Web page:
The surname Tregarrake was first found in Cornwall where they were anciently Lords of the Manor of Tregarrick in the parish of Roche in that shire, some say, at the taking of the Domesday Book survey, a census initiated by Duke William of Normandy after his conquest of England at Hastings in 1066 A.D.

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Tregarrake Spelling Variations


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Tregarrake Spelling Variations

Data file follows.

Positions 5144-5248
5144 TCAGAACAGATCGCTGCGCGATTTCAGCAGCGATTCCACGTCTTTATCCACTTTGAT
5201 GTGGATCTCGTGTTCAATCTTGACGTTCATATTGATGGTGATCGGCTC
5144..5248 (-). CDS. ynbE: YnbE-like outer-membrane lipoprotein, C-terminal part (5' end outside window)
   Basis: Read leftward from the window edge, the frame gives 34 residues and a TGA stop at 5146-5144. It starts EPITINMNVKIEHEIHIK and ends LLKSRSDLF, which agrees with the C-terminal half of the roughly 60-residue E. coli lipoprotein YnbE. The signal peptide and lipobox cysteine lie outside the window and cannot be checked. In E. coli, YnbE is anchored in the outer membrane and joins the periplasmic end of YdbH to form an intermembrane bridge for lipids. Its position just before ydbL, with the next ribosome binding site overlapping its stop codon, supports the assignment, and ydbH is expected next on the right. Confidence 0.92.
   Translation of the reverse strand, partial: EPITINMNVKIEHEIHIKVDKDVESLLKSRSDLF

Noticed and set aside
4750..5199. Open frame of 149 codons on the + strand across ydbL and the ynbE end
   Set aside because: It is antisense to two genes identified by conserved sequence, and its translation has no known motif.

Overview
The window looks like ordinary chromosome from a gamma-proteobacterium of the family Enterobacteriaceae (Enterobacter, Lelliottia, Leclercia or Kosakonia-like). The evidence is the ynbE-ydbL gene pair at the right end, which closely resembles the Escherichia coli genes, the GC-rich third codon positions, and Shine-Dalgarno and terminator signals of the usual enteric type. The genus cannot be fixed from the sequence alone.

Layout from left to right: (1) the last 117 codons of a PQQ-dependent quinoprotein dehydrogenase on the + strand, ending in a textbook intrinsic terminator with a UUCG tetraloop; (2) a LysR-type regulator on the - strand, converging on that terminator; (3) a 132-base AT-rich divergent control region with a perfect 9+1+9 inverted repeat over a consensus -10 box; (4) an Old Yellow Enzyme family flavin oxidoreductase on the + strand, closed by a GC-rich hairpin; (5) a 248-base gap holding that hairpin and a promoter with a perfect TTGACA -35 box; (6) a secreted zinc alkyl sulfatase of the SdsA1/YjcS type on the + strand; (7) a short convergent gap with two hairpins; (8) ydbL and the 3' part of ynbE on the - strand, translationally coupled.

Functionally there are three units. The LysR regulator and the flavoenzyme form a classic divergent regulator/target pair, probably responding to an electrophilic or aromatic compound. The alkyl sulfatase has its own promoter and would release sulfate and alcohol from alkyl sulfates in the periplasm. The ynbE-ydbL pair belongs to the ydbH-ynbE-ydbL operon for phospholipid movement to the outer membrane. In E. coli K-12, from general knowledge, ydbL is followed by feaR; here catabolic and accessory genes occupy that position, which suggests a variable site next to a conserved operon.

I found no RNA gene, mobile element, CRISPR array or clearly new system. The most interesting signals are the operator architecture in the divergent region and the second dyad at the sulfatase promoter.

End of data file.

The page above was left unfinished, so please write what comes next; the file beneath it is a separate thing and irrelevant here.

Cornish surnames are characterized by a multitude of spelling variations. The frequent changes in surnames are due to the fact that the Old and Middle English languages lacked definite spelling rules. The official court languages, which were Latin and French, were also influential on the spelling of a surname. Since the spelling of surnames was rarely consistent in medieval times, and scribes and church officials recorded names as they sounded rather than adhering to any specific spelling rules, it was common to find the same individual referred to with different spellings of their surname in the ancient chronicles. Moreover, a large number of foreign names were brought into England, which accelerated and accentuated the alterations to the spelling of various surnames. Lastly, spelling variations often resulted from the linguistic differences between the people of Cornwall and the rest of England. The Cornish spoke a unique Brythonic Celtic language which was first recorded in written documents during the 10th century. However, they became increasingly Anglicized, and Cornish became extinct as a spoken language in 1777, although it has been revived by Cornish patriots in the modern era. The name has been spelled Tregarrik, Tregarrick, Tregarrock, Tregarick and many more.